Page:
Advertisement

Inhibition of bone morphogenetic protein signaling attenuates anemia associated with inflammation

Andrea U. Steinbicker, Chetana Sachidanandan, Ashley J. Vonner, Rushdia Z. Yusuf, Donna Y. Deng, Carol S. Lai, Kristen M. Rauwerdink, Julia C. Winn, Borja Saez, Colleen M. Cook, Brian A. Szekely, Cindy N. Roy, Jasbir S. Seehra, Gregory D. Cuny, David T. Scadden, Randall T. Peterson, Kenneth D. Bloch and Paul B. Yu

Abstract

Anemia of inflammation develops in settings of chronic inflammatory, infectious, or neoplastic disease. In this highly prevalent form of anemia, inflammatory cytokines, including IL-6, stimulate hepatic expression of hepcidin, which negatively regulates iron bioavailability by inactivating ferroportin. Hepcidin is transcriptionally regulated by IL-6 and bone morphogenetic protein (BMP) signaling. We hypothesized that inhibiting BMP signaling can reduce hepcidin expression and ameliorate hypoferremia and anemia associated with inflammation. In human hepatoma cells, IL-6–induced hepcidin expression, an effect that was inhibited by treatment with a BMP type I receptor inhibitor, LDN-193189, or BMP ligand antagonists noggin and ALK3-Fc. In zebrafish, the induction of hepcidin expression by transgenic expression of IL-6 was also reduced by LDN-193189. In mice, treatment with IL-6 or turpentine increased hepcidin expression and reduced serum iron, effects that were inhibited by LDN-193189 or ALK3-Fc. Chronic turpentine treatment led to microcytic anemia, which was prevented by concurrent administration of LDN-193189 or attenuated when LDN-193189 was administered after anemia was established. Our studies support the concept that BMP and IL-6 act together to regulate iron homeostasis and suggest that inhibition of BMP signaling may be an effective strategy for the treatment of anemia of inflammation.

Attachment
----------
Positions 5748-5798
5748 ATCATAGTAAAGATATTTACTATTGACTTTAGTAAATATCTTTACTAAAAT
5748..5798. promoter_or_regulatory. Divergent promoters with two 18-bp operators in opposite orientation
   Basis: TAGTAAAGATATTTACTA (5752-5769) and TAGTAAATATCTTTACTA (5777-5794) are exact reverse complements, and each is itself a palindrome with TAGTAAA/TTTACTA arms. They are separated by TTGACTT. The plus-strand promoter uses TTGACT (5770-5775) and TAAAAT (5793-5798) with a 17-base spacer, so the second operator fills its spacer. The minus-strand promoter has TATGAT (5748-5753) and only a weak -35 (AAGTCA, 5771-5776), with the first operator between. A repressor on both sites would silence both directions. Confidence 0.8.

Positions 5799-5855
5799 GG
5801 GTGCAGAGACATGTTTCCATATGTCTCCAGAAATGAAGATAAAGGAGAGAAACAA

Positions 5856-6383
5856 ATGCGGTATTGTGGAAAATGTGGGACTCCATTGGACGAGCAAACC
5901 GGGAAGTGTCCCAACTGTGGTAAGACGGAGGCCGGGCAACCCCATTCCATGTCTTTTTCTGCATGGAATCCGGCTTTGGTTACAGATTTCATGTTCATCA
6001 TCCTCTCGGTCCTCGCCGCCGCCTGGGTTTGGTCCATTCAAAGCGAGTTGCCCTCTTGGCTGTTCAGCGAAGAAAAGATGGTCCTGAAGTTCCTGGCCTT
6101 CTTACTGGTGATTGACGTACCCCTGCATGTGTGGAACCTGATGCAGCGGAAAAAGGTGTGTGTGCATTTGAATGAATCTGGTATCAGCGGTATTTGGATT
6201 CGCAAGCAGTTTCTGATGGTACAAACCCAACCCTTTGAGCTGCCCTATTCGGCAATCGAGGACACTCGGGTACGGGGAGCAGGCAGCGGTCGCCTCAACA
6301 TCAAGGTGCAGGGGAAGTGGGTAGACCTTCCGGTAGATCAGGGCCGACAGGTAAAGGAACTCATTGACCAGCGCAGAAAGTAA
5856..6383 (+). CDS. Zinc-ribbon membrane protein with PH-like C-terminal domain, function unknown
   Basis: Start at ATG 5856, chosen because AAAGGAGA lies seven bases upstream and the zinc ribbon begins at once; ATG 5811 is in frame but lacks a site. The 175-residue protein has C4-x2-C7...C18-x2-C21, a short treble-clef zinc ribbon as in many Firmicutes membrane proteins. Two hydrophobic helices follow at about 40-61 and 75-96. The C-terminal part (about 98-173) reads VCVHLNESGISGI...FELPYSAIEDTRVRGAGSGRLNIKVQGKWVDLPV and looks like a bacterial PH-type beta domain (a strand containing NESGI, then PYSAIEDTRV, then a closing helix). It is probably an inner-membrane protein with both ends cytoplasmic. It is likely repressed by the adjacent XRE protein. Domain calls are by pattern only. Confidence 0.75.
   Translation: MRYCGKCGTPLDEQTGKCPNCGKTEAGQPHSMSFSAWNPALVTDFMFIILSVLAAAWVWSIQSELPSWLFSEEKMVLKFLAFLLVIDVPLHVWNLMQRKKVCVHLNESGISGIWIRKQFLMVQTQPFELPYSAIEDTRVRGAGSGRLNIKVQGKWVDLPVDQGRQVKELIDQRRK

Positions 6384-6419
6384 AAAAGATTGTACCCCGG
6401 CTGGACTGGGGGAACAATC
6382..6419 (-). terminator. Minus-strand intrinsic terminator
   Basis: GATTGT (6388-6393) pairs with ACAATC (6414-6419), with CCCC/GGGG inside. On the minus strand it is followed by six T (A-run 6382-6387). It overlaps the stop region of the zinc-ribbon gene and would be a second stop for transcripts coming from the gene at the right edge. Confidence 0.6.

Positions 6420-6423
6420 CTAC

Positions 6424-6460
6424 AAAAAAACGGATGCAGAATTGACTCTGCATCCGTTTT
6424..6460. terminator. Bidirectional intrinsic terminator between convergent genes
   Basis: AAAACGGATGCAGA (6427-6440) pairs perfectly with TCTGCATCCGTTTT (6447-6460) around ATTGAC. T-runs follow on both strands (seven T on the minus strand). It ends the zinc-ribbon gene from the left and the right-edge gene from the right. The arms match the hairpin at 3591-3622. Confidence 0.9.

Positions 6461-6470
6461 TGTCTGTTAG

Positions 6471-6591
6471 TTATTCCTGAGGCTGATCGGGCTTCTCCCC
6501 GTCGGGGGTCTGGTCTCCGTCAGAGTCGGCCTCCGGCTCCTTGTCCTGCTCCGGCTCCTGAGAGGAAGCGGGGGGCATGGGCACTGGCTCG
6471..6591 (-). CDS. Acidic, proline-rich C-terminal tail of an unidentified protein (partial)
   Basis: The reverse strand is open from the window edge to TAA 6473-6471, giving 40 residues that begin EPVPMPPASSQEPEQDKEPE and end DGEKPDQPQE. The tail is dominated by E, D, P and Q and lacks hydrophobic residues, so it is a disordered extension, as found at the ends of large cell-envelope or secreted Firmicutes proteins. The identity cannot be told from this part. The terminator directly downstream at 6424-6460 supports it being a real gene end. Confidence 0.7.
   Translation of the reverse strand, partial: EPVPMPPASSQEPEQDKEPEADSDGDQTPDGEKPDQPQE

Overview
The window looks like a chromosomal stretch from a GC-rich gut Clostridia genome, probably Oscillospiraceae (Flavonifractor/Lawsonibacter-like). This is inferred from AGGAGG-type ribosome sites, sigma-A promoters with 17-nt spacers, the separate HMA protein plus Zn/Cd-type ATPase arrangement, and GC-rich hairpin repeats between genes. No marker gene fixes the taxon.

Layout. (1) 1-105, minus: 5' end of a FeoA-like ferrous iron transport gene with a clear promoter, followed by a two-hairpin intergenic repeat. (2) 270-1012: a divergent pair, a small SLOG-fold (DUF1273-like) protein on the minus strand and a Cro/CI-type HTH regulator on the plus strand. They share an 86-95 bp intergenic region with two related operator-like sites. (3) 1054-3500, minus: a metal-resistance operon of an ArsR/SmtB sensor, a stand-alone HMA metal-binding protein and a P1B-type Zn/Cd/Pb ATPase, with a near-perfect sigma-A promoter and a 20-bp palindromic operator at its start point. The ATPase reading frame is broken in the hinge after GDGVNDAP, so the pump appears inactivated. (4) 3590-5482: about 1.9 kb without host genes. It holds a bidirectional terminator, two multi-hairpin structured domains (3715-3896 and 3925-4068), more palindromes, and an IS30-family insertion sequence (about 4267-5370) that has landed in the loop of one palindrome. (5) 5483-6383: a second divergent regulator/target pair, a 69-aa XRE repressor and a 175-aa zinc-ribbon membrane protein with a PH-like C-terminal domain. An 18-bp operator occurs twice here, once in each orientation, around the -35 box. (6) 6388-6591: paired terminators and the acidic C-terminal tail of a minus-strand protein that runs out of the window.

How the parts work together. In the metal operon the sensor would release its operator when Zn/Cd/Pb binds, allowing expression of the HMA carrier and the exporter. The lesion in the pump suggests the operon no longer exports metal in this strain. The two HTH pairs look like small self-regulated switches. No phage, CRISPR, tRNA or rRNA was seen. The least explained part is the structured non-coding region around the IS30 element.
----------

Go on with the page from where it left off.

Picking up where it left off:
• Submitted October 12, 2010.
  • Accepted February 28, 2011.
View Full Text